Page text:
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Ways of Knowing: Experience, Knowledge, and Power among the Dene Tha

Synopsis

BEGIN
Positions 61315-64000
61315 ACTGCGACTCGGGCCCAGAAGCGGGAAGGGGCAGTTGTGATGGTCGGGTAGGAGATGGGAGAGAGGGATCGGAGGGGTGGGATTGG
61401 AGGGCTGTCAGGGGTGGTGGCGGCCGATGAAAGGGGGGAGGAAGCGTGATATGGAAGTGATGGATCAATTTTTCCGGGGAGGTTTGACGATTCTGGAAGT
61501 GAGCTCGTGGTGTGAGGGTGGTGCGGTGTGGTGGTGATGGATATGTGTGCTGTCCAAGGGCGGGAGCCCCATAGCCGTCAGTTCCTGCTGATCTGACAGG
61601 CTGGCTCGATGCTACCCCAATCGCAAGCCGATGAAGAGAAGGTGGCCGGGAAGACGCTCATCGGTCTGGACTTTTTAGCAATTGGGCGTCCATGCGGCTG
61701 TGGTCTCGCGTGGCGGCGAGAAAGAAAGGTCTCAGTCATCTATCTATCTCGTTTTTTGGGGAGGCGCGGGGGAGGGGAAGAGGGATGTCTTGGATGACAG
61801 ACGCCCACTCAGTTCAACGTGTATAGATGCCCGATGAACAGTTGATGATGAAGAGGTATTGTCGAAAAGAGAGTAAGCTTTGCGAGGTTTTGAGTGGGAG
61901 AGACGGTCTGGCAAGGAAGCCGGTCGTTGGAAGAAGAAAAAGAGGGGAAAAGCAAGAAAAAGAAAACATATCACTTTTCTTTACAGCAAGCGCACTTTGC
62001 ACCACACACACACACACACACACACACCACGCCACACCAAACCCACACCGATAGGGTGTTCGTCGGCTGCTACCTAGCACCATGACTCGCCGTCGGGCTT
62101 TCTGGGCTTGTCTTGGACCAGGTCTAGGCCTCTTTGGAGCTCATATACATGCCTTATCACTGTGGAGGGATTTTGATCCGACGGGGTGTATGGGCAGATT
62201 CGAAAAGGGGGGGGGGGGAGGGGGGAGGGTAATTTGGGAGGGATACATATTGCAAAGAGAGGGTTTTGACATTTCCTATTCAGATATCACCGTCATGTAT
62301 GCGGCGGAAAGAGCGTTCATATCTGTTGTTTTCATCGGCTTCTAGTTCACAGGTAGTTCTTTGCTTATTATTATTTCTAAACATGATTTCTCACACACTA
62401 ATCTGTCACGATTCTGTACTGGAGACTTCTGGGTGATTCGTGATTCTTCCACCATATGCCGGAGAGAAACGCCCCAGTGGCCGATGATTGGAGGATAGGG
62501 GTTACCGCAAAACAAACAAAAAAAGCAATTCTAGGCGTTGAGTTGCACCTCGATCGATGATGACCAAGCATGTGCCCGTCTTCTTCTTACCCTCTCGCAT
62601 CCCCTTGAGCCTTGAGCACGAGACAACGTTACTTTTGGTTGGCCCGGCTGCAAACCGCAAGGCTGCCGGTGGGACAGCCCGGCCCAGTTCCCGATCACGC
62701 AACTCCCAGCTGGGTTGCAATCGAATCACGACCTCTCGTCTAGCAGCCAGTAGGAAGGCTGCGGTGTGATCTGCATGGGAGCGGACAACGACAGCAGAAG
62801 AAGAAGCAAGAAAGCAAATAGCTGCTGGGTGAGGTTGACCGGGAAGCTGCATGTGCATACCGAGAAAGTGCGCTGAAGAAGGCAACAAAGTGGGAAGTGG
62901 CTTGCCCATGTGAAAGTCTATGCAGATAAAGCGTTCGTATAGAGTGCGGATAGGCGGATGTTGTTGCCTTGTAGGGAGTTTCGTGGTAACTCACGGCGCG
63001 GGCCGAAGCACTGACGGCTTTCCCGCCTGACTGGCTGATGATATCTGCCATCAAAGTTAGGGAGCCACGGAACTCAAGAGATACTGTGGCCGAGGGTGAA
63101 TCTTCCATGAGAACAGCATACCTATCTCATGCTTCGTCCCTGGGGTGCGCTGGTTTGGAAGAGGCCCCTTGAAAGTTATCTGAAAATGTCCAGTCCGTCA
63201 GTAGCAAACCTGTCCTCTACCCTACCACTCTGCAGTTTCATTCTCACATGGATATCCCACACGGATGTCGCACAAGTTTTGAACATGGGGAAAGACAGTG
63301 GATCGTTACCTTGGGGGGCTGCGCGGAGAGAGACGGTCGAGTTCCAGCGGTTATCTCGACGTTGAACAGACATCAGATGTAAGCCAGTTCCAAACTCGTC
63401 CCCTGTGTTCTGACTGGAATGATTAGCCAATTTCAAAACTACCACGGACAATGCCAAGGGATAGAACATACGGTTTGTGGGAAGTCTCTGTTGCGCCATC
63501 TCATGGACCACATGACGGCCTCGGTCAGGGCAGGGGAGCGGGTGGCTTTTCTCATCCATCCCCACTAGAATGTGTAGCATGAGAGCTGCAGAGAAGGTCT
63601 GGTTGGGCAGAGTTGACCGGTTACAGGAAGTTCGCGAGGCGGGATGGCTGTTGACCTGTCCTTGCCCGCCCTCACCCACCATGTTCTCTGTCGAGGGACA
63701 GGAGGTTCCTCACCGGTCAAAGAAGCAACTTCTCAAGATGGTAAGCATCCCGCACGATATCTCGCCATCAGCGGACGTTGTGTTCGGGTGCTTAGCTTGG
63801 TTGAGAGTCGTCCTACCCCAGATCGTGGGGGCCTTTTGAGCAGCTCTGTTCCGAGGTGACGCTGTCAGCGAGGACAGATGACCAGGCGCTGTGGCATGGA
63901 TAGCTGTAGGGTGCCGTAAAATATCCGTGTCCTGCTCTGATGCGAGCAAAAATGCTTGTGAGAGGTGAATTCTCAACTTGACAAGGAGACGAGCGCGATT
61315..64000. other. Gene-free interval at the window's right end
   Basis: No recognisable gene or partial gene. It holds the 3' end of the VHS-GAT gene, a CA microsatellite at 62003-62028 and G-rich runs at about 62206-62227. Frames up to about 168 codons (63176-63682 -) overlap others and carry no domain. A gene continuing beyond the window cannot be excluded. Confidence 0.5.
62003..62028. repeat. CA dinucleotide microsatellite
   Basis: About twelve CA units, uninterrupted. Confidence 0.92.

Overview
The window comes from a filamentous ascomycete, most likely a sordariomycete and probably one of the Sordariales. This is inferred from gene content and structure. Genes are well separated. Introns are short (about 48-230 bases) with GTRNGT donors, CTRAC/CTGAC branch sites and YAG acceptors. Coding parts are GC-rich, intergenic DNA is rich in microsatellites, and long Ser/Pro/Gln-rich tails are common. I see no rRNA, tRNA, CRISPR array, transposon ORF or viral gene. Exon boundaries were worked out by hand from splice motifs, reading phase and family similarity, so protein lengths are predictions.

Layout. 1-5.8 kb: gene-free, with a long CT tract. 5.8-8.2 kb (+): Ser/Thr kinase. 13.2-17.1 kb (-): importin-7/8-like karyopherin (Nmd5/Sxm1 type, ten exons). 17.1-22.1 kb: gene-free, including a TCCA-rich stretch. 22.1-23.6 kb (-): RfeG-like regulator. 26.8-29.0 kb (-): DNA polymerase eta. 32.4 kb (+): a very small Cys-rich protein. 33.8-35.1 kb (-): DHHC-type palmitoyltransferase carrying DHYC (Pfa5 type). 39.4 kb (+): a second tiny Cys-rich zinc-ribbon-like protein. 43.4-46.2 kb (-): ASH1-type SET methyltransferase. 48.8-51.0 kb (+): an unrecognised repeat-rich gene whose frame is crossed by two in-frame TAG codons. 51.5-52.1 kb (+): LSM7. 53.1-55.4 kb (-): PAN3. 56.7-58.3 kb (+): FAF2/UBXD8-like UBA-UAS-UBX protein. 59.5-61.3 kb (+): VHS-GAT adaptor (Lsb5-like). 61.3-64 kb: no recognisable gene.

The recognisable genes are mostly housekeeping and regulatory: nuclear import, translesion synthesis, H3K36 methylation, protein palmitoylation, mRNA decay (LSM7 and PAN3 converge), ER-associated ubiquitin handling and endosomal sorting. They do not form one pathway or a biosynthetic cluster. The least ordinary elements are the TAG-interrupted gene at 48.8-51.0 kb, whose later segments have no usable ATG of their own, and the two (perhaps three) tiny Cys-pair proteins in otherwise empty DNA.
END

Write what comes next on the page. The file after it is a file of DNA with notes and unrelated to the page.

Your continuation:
This innovative study reveals the creative world of a Native community. Once seminomadic hunters & gatherers who traveled by horse wagon, canoe, & dog sled, the Dene Tha of northern Canada today live in government-built homes in the settlement of Chateh. Their lives are a distinct blend of old & new, in which traditional forms of social control, healing, & praying entwine witth services supplied by the Royal Canadian Mounted Police, a nursing station, & a Roman Catholic church. Many older cultural beliefs & practices remain: ghosts linger, reincarnating & sometimes causing deaths; past & future are interpreted through the Prophet Dance; "animal helpers" become lifelong companions & sources of power; & personal visions & experiences are considered the roots of true knowledge. Why & how are such striking beliefs & practices still vital to the Dene Tha? Drawing on extensive fieldwork at Chateh, the author, an anthropologist, delineates the interconnections between the strands of meaning & experience with which the Dene Tha constitute & creatively engage their world. The author's insights into the Dene Tha's ways of knowing were gained through directly experiencing their lifeway rather than through formal instruction. This experimental perspective makes his study especially illuminating, providing an intimate glimpse of a remarkable & enduring Native community.